Does the Bible teach self esteem? This article looks at the Christian as a restored image bearer of God. The author maintains that the promotion of self-love and high self-esteem is actually an anti-Christian concept.

Source: Faith in Focus, 1997. 2 pages.

Does the Bible Teach Self Esteem?

The subject of self es­teem contin­ues to be debated at length and breadth from all sides, the most recent contributions being "The Myth of Lisa Simpson's Self Esteem" and "Self Es­teem – A Biblical Necessity", published in Trowel and Sword earlier this year. I don't want to go into an in-depth appraisal of the recent views put forward but rather make some comments about the use of the term self esteem.

Perhaps proponents of self esteem are motivated by compassion for those individuals who struggle with what it means to be a redeemed image bearer of God. That's fine, but then why go on to say that such people need more self esteem? It's one thing to have a proper understanding of ourselves as image bearers of God; created to be like God in that there is some resemblance in man of God's attributes of knowledge, wisdom, goodness, holiness; restored by God through Christ in order to be con­formed more closely to the kind of per­son God wants us to be; "beholding as in a mirror the glory of the Lord ... being transformed into the same image from glory to glory."1

However, there is a marked difference between the understanding of ourselves as restored image bearers and the con­cept of self esteem. Who we are in Christ is no cause for self esteem, but chiefly a cause for thankfulness. It is really a reason to esteem God who made us; "for thou didst form my inward parts; thou didst weave me in my mother's womb. I will give thanks to thee for I am fearfully and wonderfully made. Wonderful are thy works and my soul knows it very well."2 It's also a reason to esteem Christ who redeemed us and saved us from a fate worse than death; "Blessed be the God and Father of our Lord Jesus Christ... In Him we have redemption through His blood" 3That should be glaringly obvious to those in Reformed circles who know the Heidelberg Catechism. The third sec­tion is about gratitude, or esteeming and thanking God for what he has made of us!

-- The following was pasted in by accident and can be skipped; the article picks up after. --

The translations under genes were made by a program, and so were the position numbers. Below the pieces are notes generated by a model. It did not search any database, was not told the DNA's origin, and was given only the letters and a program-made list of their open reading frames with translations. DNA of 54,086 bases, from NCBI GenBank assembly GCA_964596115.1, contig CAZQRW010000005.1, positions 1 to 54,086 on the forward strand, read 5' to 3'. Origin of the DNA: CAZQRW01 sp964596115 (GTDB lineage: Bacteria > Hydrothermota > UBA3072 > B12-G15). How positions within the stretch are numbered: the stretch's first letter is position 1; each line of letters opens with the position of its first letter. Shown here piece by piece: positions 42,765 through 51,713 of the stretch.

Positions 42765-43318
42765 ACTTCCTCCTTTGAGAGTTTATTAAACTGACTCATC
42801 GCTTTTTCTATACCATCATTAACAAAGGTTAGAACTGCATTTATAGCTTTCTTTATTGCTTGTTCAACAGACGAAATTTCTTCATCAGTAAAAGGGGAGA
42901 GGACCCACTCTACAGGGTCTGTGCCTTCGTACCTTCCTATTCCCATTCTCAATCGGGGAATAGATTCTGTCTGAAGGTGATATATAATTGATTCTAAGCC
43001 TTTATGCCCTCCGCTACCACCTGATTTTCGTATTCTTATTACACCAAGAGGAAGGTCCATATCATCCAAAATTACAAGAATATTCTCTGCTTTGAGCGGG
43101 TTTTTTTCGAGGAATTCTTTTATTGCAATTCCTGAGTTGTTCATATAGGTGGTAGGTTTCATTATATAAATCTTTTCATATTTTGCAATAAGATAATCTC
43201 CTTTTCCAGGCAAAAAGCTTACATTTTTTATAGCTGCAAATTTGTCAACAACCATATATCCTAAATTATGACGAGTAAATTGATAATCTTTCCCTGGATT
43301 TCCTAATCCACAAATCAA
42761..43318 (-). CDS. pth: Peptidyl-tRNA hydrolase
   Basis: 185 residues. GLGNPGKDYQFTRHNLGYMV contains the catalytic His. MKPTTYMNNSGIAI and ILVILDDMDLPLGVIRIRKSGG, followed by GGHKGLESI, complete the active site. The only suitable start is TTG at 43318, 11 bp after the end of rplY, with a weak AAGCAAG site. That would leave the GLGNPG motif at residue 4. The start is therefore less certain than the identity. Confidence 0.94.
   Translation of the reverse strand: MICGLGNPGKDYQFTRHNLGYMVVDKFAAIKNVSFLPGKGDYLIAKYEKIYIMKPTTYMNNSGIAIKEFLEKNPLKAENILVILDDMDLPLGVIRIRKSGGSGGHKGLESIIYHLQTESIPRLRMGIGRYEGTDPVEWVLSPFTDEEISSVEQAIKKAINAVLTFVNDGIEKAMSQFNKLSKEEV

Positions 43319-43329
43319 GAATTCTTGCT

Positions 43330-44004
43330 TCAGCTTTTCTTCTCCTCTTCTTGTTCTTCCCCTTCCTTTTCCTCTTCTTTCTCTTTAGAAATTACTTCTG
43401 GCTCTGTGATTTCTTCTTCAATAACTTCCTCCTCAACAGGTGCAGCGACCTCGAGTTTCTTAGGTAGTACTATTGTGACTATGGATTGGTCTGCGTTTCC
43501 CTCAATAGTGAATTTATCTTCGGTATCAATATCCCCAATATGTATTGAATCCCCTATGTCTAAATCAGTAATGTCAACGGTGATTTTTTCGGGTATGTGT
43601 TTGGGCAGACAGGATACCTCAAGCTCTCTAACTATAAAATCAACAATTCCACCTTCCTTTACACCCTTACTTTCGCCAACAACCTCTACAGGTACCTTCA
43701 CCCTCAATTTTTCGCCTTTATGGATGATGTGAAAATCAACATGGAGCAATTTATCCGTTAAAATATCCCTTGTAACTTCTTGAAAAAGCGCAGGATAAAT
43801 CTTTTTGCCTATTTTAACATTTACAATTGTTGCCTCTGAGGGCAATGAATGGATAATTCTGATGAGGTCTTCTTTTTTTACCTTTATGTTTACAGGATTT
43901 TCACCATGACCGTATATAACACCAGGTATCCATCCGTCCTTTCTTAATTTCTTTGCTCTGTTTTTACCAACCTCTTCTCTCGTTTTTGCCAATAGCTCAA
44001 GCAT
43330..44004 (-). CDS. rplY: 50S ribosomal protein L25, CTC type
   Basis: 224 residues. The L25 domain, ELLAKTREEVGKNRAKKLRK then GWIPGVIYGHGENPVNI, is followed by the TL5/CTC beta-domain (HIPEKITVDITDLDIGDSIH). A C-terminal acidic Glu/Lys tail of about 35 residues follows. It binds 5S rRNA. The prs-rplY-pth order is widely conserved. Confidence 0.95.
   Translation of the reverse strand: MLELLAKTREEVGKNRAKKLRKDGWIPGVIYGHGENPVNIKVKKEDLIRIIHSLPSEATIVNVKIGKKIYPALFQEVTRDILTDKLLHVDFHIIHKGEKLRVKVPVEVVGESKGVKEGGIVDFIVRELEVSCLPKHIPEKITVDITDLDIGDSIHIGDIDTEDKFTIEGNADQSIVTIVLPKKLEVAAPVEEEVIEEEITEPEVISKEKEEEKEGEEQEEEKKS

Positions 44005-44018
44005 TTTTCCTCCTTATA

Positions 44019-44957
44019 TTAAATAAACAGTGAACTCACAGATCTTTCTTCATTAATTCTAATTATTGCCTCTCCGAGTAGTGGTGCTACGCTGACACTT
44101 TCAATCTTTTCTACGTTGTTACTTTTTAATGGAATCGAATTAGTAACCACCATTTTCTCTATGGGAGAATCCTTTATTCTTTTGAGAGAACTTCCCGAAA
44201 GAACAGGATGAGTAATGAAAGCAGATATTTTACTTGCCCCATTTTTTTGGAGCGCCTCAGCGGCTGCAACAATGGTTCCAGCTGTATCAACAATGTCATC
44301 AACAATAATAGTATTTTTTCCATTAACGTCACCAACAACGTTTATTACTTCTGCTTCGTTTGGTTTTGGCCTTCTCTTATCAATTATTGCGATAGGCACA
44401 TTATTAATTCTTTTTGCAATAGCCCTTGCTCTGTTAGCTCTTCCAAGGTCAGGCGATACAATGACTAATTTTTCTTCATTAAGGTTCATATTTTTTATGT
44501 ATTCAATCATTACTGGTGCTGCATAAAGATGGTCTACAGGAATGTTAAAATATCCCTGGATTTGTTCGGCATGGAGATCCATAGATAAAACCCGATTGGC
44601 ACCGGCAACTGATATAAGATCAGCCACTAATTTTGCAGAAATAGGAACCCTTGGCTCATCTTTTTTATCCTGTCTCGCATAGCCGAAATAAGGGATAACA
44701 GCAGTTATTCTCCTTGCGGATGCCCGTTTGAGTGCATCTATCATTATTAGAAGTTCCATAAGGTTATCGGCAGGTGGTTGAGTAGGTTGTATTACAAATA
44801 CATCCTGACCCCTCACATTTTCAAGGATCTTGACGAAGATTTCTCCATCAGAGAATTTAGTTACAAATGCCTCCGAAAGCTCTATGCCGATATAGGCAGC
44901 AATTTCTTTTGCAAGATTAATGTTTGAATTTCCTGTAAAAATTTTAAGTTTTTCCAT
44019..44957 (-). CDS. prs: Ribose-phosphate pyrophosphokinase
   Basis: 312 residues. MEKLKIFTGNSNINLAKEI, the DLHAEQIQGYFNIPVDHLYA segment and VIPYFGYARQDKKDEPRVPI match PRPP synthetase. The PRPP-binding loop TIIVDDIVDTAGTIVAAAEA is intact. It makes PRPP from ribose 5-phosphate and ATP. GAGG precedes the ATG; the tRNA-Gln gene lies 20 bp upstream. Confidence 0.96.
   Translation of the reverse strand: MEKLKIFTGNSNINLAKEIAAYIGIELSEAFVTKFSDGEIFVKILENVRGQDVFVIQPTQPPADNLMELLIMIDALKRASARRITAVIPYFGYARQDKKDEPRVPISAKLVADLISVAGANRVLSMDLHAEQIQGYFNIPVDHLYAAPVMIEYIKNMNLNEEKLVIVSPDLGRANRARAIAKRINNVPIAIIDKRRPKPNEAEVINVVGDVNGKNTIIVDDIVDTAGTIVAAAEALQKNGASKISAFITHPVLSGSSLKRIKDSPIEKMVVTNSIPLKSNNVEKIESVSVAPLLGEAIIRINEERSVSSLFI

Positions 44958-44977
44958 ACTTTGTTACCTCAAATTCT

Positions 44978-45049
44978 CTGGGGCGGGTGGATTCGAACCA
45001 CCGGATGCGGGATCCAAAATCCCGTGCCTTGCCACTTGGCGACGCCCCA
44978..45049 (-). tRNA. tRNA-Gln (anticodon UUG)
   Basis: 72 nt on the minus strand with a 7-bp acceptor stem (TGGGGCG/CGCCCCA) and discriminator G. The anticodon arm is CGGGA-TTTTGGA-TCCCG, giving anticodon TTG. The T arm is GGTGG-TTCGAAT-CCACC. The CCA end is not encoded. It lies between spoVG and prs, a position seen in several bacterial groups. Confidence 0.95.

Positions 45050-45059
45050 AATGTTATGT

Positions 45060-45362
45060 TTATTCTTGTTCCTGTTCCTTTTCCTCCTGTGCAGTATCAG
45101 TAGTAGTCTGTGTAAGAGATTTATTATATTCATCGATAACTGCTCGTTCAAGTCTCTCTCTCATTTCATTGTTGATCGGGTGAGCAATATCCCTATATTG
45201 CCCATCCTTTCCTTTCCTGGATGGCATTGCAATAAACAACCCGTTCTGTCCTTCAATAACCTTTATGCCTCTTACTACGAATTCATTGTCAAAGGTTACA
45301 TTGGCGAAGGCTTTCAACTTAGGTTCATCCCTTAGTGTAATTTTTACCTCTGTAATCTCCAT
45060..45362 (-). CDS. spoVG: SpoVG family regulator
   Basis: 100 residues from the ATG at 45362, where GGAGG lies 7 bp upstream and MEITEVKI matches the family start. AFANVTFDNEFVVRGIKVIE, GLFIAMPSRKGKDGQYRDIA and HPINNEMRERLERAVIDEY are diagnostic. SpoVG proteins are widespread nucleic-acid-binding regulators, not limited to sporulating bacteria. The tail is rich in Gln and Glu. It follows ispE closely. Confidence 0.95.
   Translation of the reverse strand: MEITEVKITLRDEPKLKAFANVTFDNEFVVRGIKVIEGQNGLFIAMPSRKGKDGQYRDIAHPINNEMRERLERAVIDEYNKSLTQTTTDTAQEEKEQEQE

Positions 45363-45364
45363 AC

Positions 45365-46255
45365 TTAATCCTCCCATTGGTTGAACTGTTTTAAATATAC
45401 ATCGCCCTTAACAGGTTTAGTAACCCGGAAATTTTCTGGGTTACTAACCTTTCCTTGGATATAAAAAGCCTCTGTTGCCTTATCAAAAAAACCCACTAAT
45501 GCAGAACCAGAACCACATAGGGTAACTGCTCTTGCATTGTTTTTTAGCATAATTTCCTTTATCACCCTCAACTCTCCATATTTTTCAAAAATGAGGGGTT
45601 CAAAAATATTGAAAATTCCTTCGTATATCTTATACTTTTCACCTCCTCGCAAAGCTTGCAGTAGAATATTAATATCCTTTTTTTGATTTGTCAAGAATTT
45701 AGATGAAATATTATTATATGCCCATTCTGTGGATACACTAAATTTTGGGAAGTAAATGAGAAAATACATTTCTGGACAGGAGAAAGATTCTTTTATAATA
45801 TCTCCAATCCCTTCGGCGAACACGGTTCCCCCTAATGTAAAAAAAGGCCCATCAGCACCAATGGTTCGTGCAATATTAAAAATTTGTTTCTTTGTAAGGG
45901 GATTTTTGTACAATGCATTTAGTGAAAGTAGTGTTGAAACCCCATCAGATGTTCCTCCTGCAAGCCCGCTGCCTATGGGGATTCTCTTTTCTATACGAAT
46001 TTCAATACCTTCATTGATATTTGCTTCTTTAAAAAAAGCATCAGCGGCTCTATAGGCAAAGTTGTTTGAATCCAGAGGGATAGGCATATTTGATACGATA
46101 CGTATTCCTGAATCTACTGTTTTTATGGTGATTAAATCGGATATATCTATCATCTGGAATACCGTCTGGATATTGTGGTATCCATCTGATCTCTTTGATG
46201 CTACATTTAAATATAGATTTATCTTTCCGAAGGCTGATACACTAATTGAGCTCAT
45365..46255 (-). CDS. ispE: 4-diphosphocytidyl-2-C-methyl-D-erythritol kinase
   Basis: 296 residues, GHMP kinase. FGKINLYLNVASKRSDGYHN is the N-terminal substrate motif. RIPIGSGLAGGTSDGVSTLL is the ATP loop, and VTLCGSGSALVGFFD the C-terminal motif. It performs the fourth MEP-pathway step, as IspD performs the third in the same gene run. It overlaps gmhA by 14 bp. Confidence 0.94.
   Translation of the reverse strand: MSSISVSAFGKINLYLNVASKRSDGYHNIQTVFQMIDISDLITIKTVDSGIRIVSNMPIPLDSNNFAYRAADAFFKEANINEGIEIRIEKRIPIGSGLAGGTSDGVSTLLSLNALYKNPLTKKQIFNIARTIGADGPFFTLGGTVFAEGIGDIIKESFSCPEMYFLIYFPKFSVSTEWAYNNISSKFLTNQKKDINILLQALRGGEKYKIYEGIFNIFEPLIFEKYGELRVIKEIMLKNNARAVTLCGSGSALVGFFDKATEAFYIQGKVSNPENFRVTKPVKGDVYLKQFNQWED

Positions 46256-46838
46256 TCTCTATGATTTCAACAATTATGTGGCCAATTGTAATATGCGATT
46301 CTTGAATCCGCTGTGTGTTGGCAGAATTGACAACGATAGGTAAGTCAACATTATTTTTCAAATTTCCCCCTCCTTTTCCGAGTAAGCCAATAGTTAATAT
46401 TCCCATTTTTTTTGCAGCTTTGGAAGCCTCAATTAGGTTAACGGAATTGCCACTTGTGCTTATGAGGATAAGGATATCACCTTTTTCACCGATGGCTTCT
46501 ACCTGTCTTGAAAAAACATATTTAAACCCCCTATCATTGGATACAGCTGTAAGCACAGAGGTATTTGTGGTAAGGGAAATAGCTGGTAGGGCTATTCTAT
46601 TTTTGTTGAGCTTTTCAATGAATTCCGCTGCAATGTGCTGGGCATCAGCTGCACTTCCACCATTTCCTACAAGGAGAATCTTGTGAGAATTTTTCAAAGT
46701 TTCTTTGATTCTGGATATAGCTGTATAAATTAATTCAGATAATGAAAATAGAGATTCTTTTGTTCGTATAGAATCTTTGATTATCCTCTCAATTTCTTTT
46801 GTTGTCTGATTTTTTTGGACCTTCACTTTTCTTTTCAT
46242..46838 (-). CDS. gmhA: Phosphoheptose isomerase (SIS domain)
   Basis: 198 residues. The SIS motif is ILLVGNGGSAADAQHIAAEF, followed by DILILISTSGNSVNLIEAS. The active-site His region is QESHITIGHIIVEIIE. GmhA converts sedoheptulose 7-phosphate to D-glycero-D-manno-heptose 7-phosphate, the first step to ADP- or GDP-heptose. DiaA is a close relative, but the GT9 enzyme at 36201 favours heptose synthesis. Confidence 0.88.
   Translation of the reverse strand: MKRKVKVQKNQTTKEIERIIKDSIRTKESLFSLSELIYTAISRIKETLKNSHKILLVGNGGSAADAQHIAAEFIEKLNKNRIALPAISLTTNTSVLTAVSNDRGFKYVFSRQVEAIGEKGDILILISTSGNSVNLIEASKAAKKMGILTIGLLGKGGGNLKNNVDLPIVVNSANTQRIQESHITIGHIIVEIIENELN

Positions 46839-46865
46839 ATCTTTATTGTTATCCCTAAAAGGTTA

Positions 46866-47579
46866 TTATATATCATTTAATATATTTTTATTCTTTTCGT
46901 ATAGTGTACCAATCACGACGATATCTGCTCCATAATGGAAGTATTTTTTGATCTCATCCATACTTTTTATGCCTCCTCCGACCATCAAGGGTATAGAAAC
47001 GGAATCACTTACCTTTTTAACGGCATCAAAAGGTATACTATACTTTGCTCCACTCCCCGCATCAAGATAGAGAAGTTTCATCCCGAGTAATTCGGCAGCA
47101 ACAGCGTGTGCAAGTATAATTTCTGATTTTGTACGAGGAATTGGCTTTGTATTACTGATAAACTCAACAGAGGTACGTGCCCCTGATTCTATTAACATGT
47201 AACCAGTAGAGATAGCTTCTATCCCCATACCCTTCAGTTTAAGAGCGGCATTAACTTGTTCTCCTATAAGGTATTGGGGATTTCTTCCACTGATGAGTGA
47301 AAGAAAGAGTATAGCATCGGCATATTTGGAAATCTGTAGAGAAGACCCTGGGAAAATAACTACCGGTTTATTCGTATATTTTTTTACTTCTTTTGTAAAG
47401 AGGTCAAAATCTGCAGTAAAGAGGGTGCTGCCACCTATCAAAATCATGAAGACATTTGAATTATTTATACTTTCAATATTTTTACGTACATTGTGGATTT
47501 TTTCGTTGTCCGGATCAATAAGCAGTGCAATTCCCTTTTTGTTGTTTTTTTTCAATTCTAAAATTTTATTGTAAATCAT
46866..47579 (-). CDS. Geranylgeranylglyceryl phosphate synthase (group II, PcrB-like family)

It seems those who advocate "self esteem" have, wittingly or otherwise, married the idea of man as image bearer with an old Sophist 4 teaching that says we need to be able to love ourselves before we can love our neighbour. Of course there is nothing new under the sun, this heresy has been around since the ancient Greeks.

It is just another cunning ploy that Satan uses to relentlessly attack the church and he is currently using it to great effect. Self esteem or self love is really a contradiction in terms for the Christian because the Biblical word for love is agape, and agape is love that is directed away from self and toward one's neighbour. It is a self-sacrificial, serving love. How can we sacrifice ourselves to serve ourselves? The idea doesn't make sense, love cannot be self directed. The love that Jesus talks about in Luke 10:27 "you shall love your neighbour as your­self" doesn't command self love be­cause as Ephesians 5:29 states "for no one ever hated his own flesh, but nour­ishes and cherishes it." It simply as­sumes that all men naturally seek their own good. The command is to love God and neighbour. Moreover, in terms of the consistent witness of scripture, self es­teem or self love is not a virtue but a sin.